Chancellor Carmen Fariña offered new clues today about a looming issue in the city’s contract talks with the teachers union: how to handle the Absent Teacher Reserve.

Speaking at a City Council hearing, Chancellor Carmen Fariña was unequivocal that the city would stick with its current policy of not forcing teachers to work in specific schools or principals to accept teachers they don’t want.

“There will be no forced placement of staff,” she told Council members. “This is one of the things, when I come back in a couple of weeks, we’ll be happy to discuss.”

She was responding to a question about the future of the Absent Teacher Reserve, the pool of teachers on the city’s payroll who currently do not have a position. The ATR pool, which currently includes 1,200 teachers, has been a source of tension between the city and the union since its numbers swelled during the recession and as the Bloomberg administration closed schools.

The ATR pool was created because of a 2005 contract change that introduced the policy of “mutual consent hiring.” That policy has been seen as a win-win for teachers and principals, who have had more say over the makeup of their staffs.

But a consequence of that policy is that the city is on the hook for the salaries of teachers who decline jobs they are offered, who apply for but aren’t offered jobs, or who choose not to apply for jobs at all. At its current size, the pool costs the city more than $100 million a year—money that would be saved if the city were allowed to assign those teachers to specific schools.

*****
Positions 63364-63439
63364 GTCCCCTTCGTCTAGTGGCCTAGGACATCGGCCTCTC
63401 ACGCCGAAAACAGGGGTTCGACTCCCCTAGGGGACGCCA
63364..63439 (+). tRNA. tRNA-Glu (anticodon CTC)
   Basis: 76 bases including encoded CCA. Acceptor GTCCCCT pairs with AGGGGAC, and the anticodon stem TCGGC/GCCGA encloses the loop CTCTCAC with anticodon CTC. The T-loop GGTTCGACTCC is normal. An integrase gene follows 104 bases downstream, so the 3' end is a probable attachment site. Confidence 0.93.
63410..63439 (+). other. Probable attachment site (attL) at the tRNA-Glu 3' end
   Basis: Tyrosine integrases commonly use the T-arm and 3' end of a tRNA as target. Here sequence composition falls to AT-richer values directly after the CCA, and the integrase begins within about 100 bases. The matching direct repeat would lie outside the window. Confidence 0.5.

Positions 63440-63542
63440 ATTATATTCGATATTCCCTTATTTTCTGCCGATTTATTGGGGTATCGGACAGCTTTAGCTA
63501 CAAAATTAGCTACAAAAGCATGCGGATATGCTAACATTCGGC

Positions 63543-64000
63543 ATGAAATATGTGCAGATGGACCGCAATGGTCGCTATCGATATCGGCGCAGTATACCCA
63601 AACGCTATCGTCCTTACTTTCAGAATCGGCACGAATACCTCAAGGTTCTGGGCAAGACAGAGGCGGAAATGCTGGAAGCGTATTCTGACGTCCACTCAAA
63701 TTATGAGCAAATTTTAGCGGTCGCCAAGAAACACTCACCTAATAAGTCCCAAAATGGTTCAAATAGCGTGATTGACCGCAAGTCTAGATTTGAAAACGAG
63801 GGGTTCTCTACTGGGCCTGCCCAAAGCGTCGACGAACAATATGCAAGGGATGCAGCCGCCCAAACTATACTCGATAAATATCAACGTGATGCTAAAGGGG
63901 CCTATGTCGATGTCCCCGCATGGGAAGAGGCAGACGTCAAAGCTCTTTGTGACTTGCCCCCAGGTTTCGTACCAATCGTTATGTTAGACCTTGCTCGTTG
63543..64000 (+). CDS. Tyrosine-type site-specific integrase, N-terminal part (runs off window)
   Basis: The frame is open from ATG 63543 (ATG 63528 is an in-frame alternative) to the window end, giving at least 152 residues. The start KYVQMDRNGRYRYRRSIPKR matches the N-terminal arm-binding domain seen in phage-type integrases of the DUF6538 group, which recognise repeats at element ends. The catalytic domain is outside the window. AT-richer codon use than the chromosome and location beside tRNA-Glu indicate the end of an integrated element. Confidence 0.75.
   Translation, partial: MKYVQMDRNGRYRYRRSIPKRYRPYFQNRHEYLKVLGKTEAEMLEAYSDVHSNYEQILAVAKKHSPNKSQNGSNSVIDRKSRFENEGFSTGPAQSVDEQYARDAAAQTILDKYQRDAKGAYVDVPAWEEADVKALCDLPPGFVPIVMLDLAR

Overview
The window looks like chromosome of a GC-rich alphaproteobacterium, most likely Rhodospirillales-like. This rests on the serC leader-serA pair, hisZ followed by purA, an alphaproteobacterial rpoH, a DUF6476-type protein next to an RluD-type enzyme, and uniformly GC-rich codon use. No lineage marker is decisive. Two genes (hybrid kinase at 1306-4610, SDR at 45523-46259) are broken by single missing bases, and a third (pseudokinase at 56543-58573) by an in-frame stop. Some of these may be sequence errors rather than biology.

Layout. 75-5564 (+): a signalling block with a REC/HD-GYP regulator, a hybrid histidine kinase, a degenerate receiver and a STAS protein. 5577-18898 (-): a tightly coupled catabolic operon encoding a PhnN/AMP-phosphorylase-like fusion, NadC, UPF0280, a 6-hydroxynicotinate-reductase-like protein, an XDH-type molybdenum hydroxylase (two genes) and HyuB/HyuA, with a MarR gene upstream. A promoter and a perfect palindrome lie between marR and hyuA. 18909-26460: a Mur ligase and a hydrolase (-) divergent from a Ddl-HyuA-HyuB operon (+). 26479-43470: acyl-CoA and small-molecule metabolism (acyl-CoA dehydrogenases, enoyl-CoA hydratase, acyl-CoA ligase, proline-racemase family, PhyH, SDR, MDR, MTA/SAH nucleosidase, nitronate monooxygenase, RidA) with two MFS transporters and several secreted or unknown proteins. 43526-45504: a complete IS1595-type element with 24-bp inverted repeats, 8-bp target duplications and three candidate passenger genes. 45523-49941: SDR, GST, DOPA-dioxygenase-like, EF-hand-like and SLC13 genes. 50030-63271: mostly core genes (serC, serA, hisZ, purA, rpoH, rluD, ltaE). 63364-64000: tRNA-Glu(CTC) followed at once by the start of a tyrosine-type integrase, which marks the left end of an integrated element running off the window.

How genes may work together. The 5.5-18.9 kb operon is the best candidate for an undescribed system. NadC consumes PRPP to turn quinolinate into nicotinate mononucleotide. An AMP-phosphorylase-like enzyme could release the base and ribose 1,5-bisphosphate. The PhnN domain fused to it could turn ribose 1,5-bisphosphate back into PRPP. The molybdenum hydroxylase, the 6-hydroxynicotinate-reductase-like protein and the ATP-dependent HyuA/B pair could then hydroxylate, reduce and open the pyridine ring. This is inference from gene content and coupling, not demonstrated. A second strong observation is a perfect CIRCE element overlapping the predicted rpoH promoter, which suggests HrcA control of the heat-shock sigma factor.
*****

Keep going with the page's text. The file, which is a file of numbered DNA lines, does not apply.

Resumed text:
The city could also reduce the ATR pool over time by other means, like instituting limits on how long a teacher could be paid without having a position. That was the preferred policy of the Bloomberg administration, and the strategy that Washington, D.C. took to prevent a similar problem in 2009. 

With negotiations ongoing between the city and the United Federation of Teachers over a new contract, those reductions could be way for the city to find money to use for its pre-kindergarten expansion plan or backpay for teachers. February report in the Daily News indicated that changes to the “forced placement” policy were under discussion, though a de Blasio spokesman denied that shortly afterward.

In a statement, UFT chief Michael Mulgrew said that the ATR pool was being discussed and signaled that he wanted its members to remain in the school system.

“The teachers in the ATR pool are an important resource for the school system and their assignments are part of our ongoing negotiations with the DOE,” Mulgrew said.

Fariña also said that the broader issue is under discussion, telling reporters that the ATR pool “is something that we’re reviewing right now, even as we speak.”